I am attempting to become more familiar with the DistributionFitTest, specifically the distributions it yields and their fittedness. What I have found is that when I generate random data, fit it, and analyze it, I can repeat the process exactly and get histograms and fits that look very similar, as expected. But, the P-Values from trial to trial (determined by TestDataTable) range from nearly 0 to almost 1.

By running the code shown below multiple times, I produce histograms and PDF's that are quite similar each time, but whose P-Value table varies wildly (eg. Pearson Chi2 has taken on values from 0.04 to 0.96)





My question is why this would happen? Based on the histogram/PDF plot, I would expect the P-Values for any given method to be consistently high, or at least consistent.

To be clear, I am not interested in why the different methods of computing P-Values differ among one another (eg, why the P-Value found from Cramer-von Mises is different than the Pearson Chi2 P-Value). Rather, I am curious as to why executing this code a dozen or so times doesn't return similar values for any particular method. The results from all methods seem to change greatly from trial to trial.

I have perused the Mma documentation of DistributionFitTest and other SE questions concerning this function to no avail. One titled Inconsistent DistributionFitTest results informed me of the different behavior DistributionFitTest has when you specify mu and sigma for the Normal Distribution, but the variability of P-Values continues whether or not I specify my mu/sigma when I create and/or fit the data.

Thank you for your time.

  • $\begingroup$ This is just natural variability in the computed CramerVonMises statistic. DistributionFitTest chooses that statistic for your data (as the "AutomaticTest" property of the HypothesisTestData reveals). Try running this code: Do[ data=RandomVariate[NormalDistribution[],10^5]; fit=CramerVonMisesTest[data]; Print@fit ,{10}] and you'll see similar results. $\endgroup$
    – Stefan R
    Jun 18, 2015 at 21:01
  • $\begingroup$ @StefanR Thanks for the code, that's a much more compact way of describing the situation. My question then boils down to how, with 100,000 data points, can the P-Value range from nearly perfect to quite the opposite? It seems like an awful lot of natural variation. Or am I misinterpreting how well these fit vis a vie the P-Value? Better yet, how can I use Mathematica to consistently find a fit for data that matches well. $\endgroup$ Jun 18, 2015 at 21:34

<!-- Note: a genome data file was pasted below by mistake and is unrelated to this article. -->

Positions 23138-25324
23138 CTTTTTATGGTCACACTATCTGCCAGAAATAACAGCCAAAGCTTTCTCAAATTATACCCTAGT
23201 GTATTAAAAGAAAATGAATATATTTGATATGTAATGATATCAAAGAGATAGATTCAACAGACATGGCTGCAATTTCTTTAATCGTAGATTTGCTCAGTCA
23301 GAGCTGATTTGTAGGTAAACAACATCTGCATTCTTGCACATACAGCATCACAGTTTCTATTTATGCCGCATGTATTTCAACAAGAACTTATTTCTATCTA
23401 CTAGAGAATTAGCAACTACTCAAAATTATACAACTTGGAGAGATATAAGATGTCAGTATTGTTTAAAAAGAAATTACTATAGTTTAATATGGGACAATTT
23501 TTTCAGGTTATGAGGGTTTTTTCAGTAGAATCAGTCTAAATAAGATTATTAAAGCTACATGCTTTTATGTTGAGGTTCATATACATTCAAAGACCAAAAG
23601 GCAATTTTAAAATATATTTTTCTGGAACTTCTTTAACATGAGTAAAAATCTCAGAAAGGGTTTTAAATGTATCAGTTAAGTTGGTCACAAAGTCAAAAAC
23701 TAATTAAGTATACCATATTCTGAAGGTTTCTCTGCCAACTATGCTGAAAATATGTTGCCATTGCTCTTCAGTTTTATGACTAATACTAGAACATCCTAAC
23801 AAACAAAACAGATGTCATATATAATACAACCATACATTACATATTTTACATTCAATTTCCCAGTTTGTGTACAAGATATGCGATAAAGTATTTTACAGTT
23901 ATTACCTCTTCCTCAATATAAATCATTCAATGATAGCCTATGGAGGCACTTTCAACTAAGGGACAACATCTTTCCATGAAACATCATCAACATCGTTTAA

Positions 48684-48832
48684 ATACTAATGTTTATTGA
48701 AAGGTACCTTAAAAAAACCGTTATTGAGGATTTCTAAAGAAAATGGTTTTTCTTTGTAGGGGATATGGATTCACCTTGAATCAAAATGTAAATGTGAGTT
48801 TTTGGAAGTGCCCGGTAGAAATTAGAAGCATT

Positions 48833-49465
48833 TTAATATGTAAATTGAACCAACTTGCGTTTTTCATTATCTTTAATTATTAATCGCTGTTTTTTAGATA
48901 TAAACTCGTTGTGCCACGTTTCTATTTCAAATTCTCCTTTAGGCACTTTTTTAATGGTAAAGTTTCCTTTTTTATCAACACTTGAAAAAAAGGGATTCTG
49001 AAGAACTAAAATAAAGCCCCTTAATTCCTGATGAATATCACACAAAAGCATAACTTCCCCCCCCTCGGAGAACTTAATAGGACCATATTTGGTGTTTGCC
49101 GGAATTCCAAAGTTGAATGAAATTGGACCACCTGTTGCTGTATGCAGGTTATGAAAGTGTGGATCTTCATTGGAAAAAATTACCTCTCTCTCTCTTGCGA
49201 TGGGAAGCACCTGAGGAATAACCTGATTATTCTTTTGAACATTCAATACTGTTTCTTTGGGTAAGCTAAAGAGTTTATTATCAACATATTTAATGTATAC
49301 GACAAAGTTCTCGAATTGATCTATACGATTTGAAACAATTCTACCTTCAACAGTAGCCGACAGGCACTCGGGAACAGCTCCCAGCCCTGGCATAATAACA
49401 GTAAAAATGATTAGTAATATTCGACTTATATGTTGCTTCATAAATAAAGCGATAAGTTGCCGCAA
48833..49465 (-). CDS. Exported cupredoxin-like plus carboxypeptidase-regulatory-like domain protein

• 3
    $\begingroup$ Under the null hypothesis the p-value has a uniform distribution on (0,1). So, you would expect 5% of the values to fall at or below 0.05 for example. $\endgroup$
    – Andy Ross
    Jun 18, 2015 at 21:43

1 Answer 1


As I said in the comments, under the null hypothesis (in this case that the data was drawn from a particular distribution family) the p-value should follow a uniform distribution on (0,1). Let me illustrate with a simple z-test.

ztest[data_, mu0_, sigma_] := Block[{z, p, d},
  z = (Mean[data] - mu0)/(sigma/Sqrt[Length[data]]);
  d = NormalDistribution[];
  p = 2*Min[{CDF[d, z], SurvivalFunction[d, z]}];
  {z, p}

We will generate some data that follows a normal distribution with given mean and standard deviation...

mu = 2.;
sigma = 3;
rvs = RandomVariate[NormalDistribution[mu, sigma], {10000, 100}];

We can test against a null distribution with the same mean and standard deviation...

{z0, p0} = Transpose[ztest[#, mu, sigma] & /@ rvs];

And then against an alternative distribution...

{z1, p1} = Transpose[ztest[#, mu + .5, sigma] & /@ rvs];

Notice that the distribution of the test statistic differs whether the null is true or not.

Histogram[{z0, z1}, ChartLegends -> {"Null", "Alt"}]

enter image description here

Under the null, the p-value is uniformly distributed but under the alternative it is skewed towards smaller values.

Histogram[{p0, p1}, ChartLegends -> {"Null", "Alt"}]

enter image description here

  • 3
    $\begingroup$ This is always surprising to undergrad students, and sadly it seems it's often surprising to post-doc researchers.... +1 $\endgroup$
    – ciao
    Jun 18, 2015 at 22:12
  • $\begingroup$ @Andy Thank you for your help, your example made it very clear. $\endgroup$ Jun 19, 2015 at 21:00

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